ONCE upon a time we were the Nation of Shopkeepers, sustained by an even bigger Nation of Shoppers, it appeared.

Now, almost imperceptibly, it seems that barely a week goes by without some crisis or another befalling the British High Street.

Before Christmas it was the woes of HMV. During Christmas it was the diminishing footfall. And now it appears to be everything – from butchers closing because of vegans (around two a week according to a new survey) and a predicted 175,000 job losses in retail as the boom in online shopping and rise of giants such as Amazon continue to take their grisly toll.

The problem isn’t new. Hands up all those who remember the grandly-named ‘Portas Pilots’, the regional High Streets which received a chunk of the £1.2 million handed out by David Cameron’s government in 2012 to ‘kick-start high street renaissance’? A survey by the BBC in 2017 showed that one shop was lost every 22 days in the Pilot towns.

Meanwhile real estate advisers the Altus Group’s annual report claims 2019 is expected to be even more dismal for the high street than 2018, which saw the collapse of Maplins, Toys R Us, and a takeover of the House of Fraser, as well as the closure of a further 17 M&S stores.

And it's not just retail stores. Only this month, the Santander bank announced the closure of 140 branches meaning the rental boards going up in yet more high streets and towns.

Despite the general prosperity of the area to be covered by the proposed new super-authority in this area – the merging of Bournemouth, Poole and Christchurch boroughs takes place in April – East Dorset has seen its own well-documented difficulties.

In December it was revealed that Bournemouth’s premier shopping street, Old Christchurch Road, had 15 empty shops within 0.1 of a mile of the Square. Since then, Steamer Trading in Gervis Place has closed, more rental boards have gone up opposite Beales’ flagship department store which, its boss Tony Brown, revealed, was amongst the group’s worst performing over the Christmas period.

Peculiarly, however – and proving what a tricky beast retail can be– the Poole branch of the very same chain was one of Beales’ best performing. And all this was despite Bournemouth town centre being regarded as a national success story for its Christmas Tree Wonderland Trail, which was credited with pushing up footfall by 14 per cent, something which didn’t happen in Poole.

So, what’s really going on in our High Streets? Is it as bad as everyone says? Is it actually even worse? Or are we being railroaded into believing something because it suits other operators’ business models?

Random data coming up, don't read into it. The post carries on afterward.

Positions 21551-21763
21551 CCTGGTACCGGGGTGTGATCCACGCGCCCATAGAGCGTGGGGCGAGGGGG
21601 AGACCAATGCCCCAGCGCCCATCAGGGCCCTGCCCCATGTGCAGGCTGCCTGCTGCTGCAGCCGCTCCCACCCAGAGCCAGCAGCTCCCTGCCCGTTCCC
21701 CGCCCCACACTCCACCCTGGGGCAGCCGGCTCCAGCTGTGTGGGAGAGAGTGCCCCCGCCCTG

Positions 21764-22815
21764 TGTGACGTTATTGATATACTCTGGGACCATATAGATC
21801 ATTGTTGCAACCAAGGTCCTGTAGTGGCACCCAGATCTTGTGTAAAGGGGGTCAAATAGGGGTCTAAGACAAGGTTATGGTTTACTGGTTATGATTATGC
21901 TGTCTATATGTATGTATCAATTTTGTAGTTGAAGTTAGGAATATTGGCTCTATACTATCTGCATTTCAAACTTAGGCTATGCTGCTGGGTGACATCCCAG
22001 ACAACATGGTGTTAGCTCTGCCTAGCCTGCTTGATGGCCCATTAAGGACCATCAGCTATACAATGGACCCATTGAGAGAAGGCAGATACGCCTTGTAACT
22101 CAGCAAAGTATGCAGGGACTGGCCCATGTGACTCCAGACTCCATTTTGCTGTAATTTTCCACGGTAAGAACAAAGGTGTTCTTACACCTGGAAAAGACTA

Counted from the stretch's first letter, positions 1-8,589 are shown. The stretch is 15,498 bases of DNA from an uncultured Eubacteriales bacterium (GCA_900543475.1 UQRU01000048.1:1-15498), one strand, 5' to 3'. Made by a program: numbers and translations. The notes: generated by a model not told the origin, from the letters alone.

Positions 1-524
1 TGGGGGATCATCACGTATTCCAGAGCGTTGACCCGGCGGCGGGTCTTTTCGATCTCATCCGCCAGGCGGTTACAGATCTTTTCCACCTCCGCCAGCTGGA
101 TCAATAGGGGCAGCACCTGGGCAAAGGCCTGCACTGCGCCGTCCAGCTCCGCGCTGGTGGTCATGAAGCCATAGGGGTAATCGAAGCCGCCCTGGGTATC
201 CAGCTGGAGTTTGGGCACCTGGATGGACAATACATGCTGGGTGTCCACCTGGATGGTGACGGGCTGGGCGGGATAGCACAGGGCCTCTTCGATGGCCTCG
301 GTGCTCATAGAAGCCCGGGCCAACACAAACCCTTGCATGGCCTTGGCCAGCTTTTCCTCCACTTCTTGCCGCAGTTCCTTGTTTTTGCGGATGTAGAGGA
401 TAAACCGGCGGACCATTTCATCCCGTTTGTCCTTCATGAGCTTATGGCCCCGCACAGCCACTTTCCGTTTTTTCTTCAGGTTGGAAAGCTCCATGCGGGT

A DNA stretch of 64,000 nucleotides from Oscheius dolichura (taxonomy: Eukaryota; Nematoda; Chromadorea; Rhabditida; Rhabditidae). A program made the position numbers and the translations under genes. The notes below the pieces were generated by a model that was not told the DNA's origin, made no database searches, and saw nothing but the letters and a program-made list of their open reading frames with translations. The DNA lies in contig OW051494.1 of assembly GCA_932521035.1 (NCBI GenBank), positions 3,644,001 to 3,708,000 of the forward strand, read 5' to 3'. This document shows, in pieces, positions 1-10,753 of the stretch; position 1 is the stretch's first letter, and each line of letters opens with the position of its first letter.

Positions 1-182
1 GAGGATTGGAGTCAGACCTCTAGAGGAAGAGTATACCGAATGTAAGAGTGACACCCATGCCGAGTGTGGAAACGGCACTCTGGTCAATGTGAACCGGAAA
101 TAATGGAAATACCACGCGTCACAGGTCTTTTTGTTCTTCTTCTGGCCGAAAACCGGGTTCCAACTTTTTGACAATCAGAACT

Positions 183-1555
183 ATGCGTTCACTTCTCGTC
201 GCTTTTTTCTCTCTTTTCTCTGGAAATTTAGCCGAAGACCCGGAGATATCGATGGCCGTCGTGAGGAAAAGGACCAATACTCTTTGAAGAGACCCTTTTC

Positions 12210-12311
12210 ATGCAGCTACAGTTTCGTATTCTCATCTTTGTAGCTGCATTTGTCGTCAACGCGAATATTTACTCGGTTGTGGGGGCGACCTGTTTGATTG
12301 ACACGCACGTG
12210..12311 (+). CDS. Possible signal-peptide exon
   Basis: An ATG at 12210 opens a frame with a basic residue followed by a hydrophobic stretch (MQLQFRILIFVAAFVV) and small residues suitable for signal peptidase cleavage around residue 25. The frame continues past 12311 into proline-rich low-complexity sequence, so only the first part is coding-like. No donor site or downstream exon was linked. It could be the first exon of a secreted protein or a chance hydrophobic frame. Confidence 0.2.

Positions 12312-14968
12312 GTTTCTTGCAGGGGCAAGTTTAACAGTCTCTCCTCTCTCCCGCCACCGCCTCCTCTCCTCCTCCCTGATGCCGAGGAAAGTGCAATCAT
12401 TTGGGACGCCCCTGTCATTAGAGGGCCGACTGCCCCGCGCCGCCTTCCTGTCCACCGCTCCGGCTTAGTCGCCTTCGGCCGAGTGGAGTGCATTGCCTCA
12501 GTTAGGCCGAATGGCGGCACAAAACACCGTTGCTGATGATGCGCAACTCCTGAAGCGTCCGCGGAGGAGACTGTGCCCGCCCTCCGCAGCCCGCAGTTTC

The Daily Echo’s reporters and writers have spent the past few weeks gathering as much information as they can about the High Streets that matter – the ones our readers shop in.

And we’ve discovered some surprising things.

Over the next two weeks we’ll tell you about them. We’ll be explaining how the ‘greedy landlord’ is going the way of the Dodo. How you could soon be seeing groovy offices with their even groovier workers occupying what was once a retail store. Why there’s nothing wrong with a shop remaining empty for 12 months, and whether nearly one million extra Christmas visitors translated into a boost in sales for Bournemouth’s town centre stores.

One of the most striking things we’ve discovered is that the High Street of the future will be filled with ‘experiences’, whether it’s as familiar as enjoying a frothy coffee and a cup-cake, to attending a boxing gym, or getting a tattoo.

Guillaume Fiastre, managing director of Altus Group, has said retailers need to invest in new technology and customer service to survive. “Retail of the future will use bricks-and-mortar spaces in a very different way mixed in with leisure and lifestyle residential spaces, for example,” he said.

“The most successful retailers – the survivors – are learning to draw in their customers with the promise of a personalised experience. Technology makes that all possible, but it still needs a strong human element.”

His comments mirror those of Mary ‘Queen of Shops’ Portas, who the Portas Pilots were named after, who said two years ago that she had predicted a ‘continued contraction of town centre shopping in the years to come.’

"We're spending our money on eating out, socialising and wellbeing,” she said. “Therefore we should be building the right places and spaces for the future to cater for how people want to live."

Making this happen is down to everyone, which is why the Echo has been speaking to Bournemouth’s BID – the Business Improvement District whose job it is to innovate for the town, to local councillors, who frequently have the final say on modern projects, to a prominent local property expert, and to retailers in our most successful local shopping areas.

Find out what they have to say – and have your say in the Bournemouth Echo all next week.